That multi-purpose design stretches across many of the different zones in Rend. A cave network provides access to each faction's valley while also offering its own rare resources that players will eventually need to access in order to keep advancing. And then there's my favorite part, the Eternal Wastes, a frozen hellscape that really drives home Rend's survival game inspirations.
From what Lee showed me in the demo, the wastes are a miserable nightmare where an ever-present blizzard billows across a sunless expanse. If the elements don't kill you, the terrifying monsters hidden in the swirling snow will. But these wastes also conceal tombs that can be opened by any player possessing the key. Boss monsters that Milizia compares to those from World of Warcraft dungeons lurk inside each one.
If a faction can gather up a team of players and take down the boss, one player will be rewarded with an artifact item—a piece of equipment that grants supernatural powers. Some let you jump 30 feet in the air, teleport short distances, or turn entirely invisible. The kicker? There's only one of each type of artifact item per server. "By the time you're able to get this far in the game and looting these tombs, someone is getting close to winning," Wood explains. "The idea is to ramp up the insanity near the end and just let people have fun."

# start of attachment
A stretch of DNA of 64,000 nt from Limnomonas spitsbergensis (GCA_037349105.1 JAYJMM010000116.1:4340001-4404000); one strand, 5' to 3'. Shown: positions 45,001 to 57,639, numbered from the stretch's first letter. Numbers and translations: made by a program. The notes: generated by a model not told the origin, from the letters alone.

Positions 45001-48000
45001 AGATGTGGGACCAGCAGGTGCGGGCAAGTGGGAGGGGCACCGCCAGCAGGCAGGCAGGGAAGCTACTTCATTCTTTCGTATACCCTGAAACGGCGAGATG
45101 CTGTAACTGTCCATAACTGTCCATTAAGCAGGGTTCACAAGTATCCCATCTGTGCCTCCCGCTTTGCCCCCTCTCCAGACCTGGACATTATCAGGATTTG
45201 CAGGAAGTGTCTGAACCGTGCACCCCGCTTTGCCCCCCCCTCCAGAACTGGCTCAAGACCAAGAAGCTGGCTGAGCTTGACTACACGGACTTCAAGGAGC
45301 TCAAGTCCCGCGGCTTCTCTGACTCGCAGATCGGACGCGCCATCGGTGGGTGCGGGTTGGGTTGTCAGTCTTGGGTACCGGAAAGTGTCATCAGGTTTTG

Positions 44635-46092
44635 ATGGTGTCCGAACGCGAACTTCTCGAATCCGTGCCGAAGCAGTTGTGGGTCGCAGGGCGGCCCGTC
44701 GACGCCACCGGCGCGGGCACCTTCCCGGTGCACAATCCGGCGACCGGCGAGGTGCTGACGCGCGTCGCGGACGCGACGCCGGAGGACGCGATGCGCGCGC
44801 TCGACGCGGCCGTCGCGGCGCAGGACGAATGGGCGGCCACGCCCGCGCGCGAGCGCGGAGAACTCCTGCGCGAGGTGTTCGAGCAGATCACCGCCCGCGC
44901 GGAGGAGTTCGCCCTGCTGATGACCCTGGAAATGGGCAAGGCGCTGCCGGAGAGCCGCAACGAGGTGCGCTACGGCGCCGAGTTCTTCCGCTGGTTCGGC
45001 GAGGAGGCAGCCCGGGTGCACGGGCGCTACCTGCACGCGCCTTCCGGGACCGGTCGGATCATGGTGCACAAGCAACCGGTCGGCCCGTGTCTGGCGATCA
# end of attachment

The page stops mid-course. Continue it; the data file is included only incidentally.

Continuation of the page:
"We want big swings, and memorable moments," Milizia adds.
With hordes of demons attacking each week and players wielding items that grant superpowers, Rend's endgame sounds like an explosive finale to month's of effort.
Surviving Early Access
If there's one aspect of survival games that Rend won't be subverting, it's the trend of nearly every survival game going through Steam Early Access. Despite Milizia's insistence that Rend "won't be on Early Access forever," it's the same thing we've heard from other survival game developers before. It means that, even if performance is top-notch like the team says it will be, players will still be beta testers in yet another unfinished game. And if other survival games are anything to go by, that means likely enduring bugs, growing pains, and an overall lack of polish.
That said, I'm very interested in playing Rend when it releases later this spring. I love the idea of a survival game that isn't just another open-world sandbox but one that funnels players directly into combat each week. During the hour-long meeting I had with the three founders of Frostkeep, I lost track of the times I got a little excited by one small idea or another that will not only lead to conflict, but also make it interesting.
For example, the underground caves are suitably pitch-black and players will need to use light sources to navigate them. The only problem is that enemy players will be able to see you at the same time. Because the caves are narrow and ultimately connected, there's plenty of potential for ambushes and other PVP shenanigans. But players who specialize as mystics can create light sources only their faction can see. Just like any good competitive multiplayer game, for every choice there is a strong counter.
Aside from the obvious caveats of being Early Access, almost everything about Rend seems unique and thought out. It could just end up being the push the survival genre needs to stop resting on the same tired designs with each new game. For now, Rend has me feeling optimistic about a genre that I'm quickly tiring of.